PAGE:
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Abstract: SA-PO1114

Macrophages as a Marker for Endocapillary Hypercellularity in Lupus Nephritis

Session Information

Category: Pathology and Lab Medicine

  • 1502 Pathology and Lab Medicine: Clinical

Authors

  • Bos, Elisabeth Marika Josephine, Pathan, Rotterdam, Netherlands
  • Wilhelmus, Suzanne, Pathan, Rotterdam, Netherlands
  • Wolterbeek, Ron, Leiden University Medical Centre, Leiden, Netherlands
  • Jordan, Natasha, Cambridge University Hospitals NHS Foundation Trust, Cambridge, United Kingdom
  • D'Cruz, David, Guy's and St. Thomas' Hospitals NHS Foundation Trust, London, United Kingdom
  • Isenberg, David, University College London, London, United Kingdom
  • Cook, H. Terence, Imperial College of London, London, United Kingdom
  • Bruijn, Jan A., Leiden University Medical Center, Dept.Pathology, Leiden, Netherlands
  • Bajema, Ingeborg M., Leiden University Medical Centre, Leiden, Netherlands
Background

Lupus Nephritis (LN) is a manifestation of Systemic Lupus Erythematosus (SLE) which occurs in up to 60% of patients suffering from SLE. LN is strongly related to mortality and morbidity in SLE, especially class III and IV LN. The interobserver agreement of endocapillary hypercellularity which determines whether a biopsy is classified as class III or IV in LN, has been found to be moderate. In IgAN, the presence of glomerular macrophages was put forward as a surrogate marker for endocapillary hypercellularity. We investigated whether in LN, the presence of glomerular macrophages could serve as a surrogate marker for endocapillary hypercellularity as well.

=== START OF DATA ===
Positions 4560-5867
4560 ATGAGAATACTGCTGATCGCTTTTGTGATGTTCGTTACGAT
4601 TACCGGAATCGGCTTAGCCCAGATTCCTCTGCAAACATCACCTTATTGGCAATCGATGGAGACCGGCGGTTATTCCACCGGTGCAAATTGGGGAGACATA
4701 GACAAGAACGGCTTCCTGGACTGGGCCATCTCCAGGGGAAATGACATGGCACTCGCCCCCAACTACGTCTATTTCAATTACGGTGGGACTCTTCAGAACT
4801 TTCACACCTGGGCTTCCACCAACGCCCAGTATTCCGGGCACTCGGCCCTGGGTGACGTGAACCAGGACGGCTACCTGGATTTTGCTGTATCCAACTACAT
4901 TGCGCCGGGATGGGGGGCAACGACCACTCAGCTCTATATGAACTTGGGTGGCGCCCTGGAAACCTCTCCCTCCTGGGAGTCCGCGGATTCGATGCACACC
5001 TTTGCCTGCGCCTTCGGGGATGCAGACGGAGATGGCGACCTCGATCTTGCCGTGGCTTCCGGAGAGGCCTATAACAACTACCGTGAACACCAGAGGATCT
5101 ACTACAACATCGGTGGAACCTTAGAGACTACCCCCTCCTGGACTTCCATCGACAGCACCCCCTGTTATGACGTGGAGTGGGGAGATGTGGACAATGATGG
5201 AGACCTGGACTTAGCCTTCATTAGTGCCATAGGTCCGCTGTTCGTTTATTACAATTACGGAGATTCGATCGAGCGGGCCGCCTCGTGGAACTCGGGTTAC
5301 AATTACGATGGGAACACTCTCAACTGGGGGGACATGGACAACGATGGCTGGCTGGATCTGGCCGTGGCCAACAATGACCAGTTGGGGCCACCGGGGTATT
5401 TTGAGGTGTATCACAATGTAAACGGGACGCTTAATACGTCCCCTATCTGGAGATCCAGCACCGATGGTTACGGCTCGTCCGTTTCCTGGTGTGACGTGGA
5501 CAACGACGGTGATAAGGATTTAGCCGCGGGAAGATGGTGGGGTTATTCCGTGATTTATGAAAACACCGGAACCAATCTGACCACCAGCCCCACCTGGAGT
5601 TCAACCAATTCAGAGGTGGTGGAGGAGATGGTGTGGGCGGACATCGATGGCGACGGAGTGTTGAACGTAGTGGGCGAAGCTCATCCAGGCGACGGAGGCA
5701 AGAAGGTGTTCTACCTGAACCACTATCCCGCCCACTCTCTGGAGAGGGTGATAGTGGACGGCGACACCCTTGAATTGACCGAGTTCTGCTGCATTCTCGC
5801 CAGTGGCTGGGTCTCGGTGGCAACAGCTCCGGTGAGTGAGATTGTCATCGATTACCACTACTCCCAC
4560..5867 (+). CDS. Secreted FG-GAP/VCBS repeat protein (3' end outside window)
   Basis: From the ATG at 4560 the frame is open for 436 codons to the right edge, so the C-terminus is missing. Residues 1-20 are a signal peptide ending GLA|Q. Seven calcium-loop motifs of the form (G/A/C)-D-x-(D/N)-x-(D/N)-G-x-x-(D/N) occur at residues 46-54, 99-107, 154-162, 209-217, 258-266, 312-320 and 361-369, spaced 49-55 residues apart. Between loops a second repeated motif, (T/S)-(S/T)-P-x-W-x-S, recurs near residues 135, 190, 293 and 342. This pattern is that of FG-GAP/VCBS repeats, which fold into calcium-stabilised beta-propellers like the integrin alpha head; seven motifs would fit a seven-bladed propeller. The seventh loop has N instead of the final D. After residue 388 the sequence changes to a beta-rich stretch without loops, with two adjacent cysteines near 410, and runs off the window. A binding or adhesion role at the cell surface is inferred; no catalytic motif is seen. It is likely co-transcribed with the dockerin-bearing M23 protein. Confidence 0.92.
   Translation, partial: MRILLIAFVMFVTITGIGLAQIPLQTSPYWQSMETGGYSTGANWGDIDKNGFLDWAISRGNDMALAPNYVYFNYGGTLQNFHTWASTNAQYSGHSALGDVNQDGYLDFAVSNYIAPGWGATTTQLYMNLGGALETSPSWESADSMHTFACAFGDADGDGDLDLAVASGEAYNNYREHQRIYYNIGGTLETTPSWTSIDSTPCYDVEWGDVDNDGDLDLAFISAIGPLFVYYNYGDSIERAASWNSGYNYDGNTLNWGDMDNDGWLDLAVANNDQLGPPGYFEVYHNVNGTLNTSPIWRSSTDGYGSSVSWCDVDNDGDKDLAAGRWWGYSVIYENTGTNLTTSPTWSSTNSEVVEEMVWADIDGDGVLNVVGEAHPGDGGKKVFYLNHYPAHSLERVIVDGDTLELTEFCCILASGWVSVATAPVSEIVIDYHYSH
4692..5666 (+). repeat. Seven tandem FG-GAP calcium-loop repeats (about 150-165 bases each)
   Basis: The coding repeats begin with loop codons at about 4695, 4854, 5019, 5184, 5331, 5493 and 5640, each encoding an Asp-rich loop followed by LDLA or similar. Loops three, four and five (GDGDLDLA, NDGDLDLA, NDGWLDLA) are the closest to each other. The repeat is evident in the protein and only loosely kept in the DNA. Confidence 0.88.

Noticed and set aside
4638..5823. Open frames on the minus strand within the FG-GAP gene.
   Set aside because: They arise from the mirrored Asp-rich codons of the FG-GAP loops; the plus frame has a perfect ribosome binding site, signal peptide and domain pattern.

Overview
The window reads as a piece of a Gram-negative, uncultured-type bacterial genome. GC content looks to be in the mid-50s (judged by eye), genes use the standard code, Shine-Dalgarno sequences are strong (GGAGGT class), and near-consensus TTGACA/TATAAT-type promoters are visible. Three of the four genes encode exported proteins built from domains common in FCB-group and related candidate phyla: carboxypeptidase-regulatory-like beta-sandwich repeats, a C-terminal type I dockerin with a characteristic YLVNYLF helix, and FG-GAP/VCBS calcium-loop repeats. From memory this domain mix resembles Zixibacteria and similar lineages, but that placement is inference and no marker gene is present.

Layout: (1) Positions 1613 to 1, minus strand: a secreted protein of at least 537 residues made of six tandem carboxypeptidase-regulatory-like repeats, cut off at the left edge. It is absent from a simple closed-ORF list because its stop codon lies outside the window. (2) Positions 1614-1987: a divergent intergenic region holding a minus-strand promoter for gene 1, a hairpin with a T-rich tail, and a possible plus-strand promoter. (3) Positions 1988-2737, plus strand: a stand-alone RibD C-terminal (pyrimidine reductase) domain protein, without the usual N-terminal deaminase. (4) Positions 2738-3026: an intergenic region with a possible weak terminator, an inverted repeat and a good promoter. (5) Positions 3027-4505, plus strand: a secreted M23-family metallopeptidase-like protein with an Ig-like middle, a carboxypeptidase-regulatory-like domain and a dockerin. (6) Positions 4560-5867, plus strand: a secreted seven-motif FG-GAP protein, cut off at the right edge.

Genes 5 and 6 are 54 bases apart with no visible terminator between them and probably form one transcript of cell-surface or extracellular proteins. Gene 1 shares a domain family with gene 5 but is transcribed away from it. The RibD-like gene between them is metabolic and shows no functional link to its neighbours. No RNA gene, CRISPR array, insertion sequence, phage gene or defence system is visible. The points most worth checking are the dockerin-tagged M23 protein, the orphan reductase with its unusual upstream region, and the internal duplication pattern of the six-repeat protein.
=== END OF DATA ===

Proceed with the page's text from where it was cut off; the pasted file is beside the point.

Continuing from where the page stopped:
Methods

99 lupus nephritis biopsies were scored for the number of endo- and extracapillary macrophages per glomerulus using CD68 staining, as well as the overall presence of endocapillary hypercellularity (categorical variable E0/E1) and percentage of glomeruli with endocapillary hypercellularity (continuous variable E-continuous) per biopsy using a silver staining. Overall presence of endocapillary hypercellularity and percentage of glomeruli with endocapillary hypercellularity were both correlated with endo- and extracapillary macrophage count using a Mann-Whitney U test and a Spearman correlation test.

Results

A strong correlation was found between the quantity of glomerular macrophages and the presence of hypercelullarity, as well as between the percentage of glomeruli with endocapillary hypercellularity and number of glomerular macrophages. The correlation was stronger using only endocapillary macrophages in our analysis compared to extracapillary macrophages.

Conclusion

In lupus nephritis, the presence of glomerular macrophages is an excellent surrogate marker for endocapillary hypercellularity. This marker could be a useful tool towards a more effective and reproducible usage of the LN classification.

 E1/E0E contiuous
pprho
Total glomerular Macrophages<0,001<0,0010,780
Endocapillary Macrophages<0,001<0,0010,764
Extracapillary Macrophages<0,001<0,0010,666